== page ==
Make no mistake, I embrace the idea of the impending New Year like everyone else - with excitement and trepidation all at the same time. It's funny how one day on the calendar can make us feel so many different emotions.
Some of us may be sad to pull the last page off the 2012 calendar because just maybe it was a very good year. Others may be glad to boot 2012 into the history books with the hope that we can successfully dodge the upcoming fiscal cliff to the other side of bureaucratic mountain in Washington, D.C.
My brother, Matt, enjoys Jan. 1 as it not only marks the start of another 365 days on the calendar, but it is his birthday as well. Most people whose birthdays are so close to Christmas must feel slighted in the gift department as the funds are usually running thin and the credit cards are still cooling off from the previous month's purchases.
When my husband and I were first married we went out on New Year's Eve with other couples and danced the new year into being. The gals got all gussied up in fancy dresses and we made the guys wear those goofy party hats. That's when local hotels hosted extravagant parties with live - yes, live - bands. We usually picked the location based on the best package deal and music. It also was the era of disco. We thought we were so cool dancing to the Bee Gees hits.
At midnight, hugs and kisses were exchanged and then it was on to eating sauerkraut and pork which was meant to bring good luck in the new year. If we stayed at a hotel, there was no need for a designated driver, only some Alka-Seltzer in the morning.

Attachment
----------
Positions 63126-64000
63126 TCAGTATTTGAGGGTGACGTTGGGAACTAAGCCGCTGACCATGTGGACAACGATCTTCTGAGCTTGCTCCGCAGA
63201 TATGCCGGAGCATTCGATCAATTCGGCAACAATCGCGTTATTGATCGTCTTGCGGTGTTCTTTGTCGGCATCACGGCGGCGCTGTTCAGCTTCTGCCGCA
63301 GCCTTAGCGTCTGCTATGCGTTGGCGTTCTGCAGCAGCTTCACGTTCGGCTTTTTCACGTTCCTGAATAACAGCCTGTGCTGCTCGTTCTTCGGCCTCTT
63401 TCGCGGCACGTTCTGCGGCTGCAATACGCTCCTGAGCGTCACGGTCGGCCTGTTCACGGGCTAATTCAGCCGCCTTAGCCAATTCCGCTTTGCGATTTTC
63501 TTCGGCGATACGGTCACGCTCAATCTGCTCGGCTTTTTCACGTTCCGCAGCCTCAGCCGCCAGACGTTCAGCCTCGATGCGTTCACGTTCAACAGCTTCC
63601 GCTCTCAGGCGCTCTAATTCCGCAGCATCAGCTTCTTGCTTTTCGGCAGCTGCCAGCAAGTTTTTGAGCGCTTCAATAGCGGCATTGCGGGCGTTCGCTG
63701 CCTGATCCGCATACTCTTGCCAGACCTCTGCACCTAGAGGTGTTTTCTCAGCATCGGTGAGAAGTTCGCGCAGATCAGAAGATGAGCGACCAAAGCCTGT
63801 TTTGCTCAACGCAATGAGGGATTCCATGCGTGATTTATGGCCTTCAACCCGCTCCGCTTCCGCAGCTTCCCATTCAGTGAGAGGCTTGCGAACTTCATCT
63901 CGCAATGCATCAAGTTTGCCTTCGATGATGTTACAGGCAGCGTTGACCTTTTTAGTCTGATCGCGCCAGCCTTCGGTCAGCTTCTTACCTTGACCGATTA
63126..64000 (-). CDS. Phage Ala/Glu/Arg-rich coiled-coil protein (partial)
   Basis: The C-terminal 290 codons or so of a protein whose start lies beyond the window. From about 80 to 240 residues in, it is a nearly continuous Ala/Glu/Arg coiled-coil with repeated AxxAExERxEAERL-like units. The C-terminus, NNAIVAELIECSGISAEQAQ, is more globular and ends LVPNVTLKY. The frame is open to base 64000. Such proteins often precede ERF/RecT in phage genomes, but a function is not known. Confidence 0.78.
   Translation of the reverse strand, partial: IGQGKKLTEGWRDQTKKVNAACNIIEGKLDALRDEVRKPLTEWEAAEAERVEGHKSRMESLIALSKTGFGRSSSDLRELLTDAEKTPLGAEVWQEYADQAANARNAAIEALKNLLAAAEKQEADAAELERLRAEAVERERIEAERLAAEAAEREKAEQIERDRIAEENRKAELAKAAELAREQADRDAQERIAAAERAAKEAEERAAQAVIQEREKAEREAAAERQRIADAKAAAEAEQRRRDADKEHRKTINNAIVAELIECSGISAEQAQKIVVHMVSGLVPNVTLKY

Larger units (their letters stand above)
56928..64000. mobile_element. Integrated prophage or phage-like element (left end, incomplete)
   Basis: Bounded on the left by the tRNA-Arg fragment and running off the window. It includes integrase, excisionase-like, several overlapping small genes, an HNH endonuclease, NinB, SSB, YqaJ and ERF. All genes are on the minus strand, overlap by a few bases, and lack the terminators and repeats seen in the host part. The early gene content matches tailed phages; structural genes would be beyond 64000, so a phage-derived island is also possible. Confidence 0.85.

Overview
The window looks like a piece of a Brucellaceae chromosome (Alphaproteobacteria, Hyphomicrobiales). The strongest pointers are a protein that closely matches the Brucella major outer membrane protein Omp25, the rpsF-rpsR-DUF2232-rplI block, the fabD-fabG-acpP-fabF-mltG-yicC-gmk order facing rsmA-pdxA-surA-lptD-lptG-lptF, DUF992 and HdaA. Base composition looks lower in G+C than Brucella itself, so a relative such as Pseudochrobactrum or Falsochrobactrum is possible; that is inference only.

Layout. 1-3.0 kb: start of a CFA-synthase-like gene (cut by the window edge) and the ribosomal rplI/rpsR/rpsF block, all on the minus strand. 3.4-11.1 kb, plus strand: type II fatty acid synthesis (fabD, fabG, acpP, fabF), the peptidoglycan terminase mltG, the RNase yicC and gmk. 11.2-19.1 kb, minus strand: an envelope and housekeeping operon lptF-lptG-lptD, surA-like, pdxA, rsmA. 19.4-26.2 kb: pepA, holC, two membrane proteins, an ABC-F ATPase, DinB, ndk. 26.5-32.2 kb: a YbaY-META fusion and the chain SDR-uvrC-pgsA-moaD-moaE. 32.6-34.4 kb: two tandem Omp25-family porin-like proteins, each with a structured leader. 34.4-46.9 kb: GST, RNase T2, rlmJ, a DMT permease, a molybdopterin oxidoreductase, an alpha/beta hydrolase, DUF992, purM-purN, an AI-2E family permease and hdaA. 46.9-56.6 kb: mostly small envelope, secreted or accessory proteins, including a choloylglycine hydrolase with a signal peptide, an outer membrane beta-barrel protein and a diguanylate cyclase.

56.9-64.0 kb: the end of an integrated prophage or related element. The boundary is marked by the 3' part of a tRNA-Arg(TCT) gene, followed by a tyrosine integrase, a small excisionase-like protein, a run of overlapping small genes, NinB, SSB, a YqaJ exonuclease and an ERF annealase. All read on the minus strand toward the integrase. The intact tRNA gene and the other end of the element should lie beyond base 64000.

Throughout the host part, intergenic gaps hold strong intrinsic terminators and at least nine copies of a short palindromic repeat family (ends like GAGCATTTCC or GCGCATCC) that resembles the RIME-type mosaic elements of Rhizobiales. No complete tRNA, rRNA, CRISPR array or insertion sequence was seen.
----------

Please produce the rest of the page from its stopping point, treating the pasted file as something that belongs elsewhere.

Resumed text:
I guess there are still such celebrations on Dec. 31, but we leave them for the younger set who manage to stay awake lon enough to see the lighted ball drop into New York City's Times Square. Sometimes we manage to stay awake but when your work day starts before sunrise, that's a tough event to witness unless you sneak in a nap during the afternoon.
Plenty of people I know despise New Year's Eve. It can be a sad time for people who find themselves alone or who just don't enjoy the party scene. There's nothing wrong with being alone, but lonely is a whole other ball game.
Tons of famous singers and songwriters have made fortunes on being lonely. Remember Elvis Presley's "Are You Lonesome Tonight" with that deep, sultry voice? How about Bobby Vinton's "Mr. Lonely"? It was a chart-stopper for the bobby soxers. And country music thrives on sad and lonely. Hank Williams' "I'm So Lonesome I Could Cry" actually made fans weep at concerts.
Whether 2013 brings more sad songs or reasons to celebrate, let's do it together. Americans know how to overcome just about anything because we stick together. We just need to get that message across to Congress. Happy New Year!
Heather Ziegler can be reached via e-mail at firstname.lastname@example.org.